“There were three major flashpoints in my life that told me government could be a part of the solution,” he said.

    Recalling the first flashpoint, “I remember my dad saying ‘we’re not going to hoop in the morning before school. You’re going to stand with me on the picket line’,” Cheeks continued, quoting his father. “‘I want you to see what it looks like for a working man to try to get a raise, and know that the reason why I’m pushing you to college is because I don’t want you to have to someday sit out here and argue over a quarter on your paycheck.’”

    Cheeks recalls a long night of learning life lessons about the importance of unions in establishing a middle class and creating opportunities for families like his. He also joked about the memory of another young man bringing a CD of the hip-hop group ‘Hot Boys’ and that being the soundtrack of the union strike that night.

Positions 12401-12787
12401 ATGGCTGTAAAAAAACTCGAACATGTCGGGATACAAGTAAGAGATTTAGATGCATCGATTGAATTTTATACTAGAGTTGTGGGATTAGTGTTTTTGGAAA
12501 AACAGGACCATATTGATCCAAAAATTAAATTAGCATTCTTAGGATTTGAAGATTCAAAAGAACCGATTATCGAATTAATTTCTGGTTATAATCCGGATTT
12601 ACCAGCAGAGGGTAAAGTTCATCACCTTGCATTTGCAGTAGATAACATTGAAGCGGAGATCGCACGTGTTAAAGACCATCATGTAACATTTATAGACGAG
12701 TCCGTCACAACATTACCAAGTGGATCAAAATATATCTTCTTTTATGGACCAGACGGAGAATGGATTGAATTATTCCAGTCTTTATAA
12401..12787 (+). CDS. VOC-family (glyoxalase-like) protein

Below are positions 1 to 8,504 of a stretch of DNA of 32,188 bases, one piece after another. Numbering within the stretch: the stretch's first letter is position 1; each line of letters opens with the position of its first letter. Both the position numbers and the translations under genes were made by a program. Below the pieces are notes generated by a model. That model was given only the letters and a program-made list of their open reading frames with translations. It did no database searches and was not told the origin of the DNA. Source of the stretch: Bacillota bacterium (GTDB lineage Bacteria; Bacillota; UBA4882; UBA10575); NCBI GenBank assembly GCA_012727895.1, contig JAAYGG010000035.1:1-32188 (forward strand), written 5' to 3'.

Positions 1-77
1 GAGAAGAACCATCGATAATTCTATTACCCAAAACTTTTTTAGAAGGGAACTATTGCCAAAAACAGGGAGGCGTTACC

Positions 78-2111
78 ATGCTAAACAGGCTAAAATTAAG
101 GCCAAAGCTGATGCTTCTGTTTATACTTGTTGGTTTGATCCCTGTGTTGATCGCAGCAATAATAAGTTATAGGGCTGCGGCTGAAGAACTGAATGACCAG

While he was in college at Eastern Illinois University, Cheeks, who described himself as very removed from politics still in college, had friends who told him to come to an event that their US Senator was hosting, teasing the idea that this guy could possibly be the first black president.

    Acknowledging that there may be people in the audience who feel like they don’t know enough to get involved in politics, Cheeks said with a laugh, “Twelve years ago, I didn’t even know who our senator was.” But after seeing Barack Obama speak in a small auditorium on his campus in 2006, Cheeks resonated with the ‘Hope and Belief’ Obama had and related that his own upbringing.

    “I saw how strongly he [Obama] believed that government could be a part of helping people, and that government could play a serious role in shaping a stronger society,” Cheeks continued, “He felt, through his job in government as a politician, that he could make the world a little better.”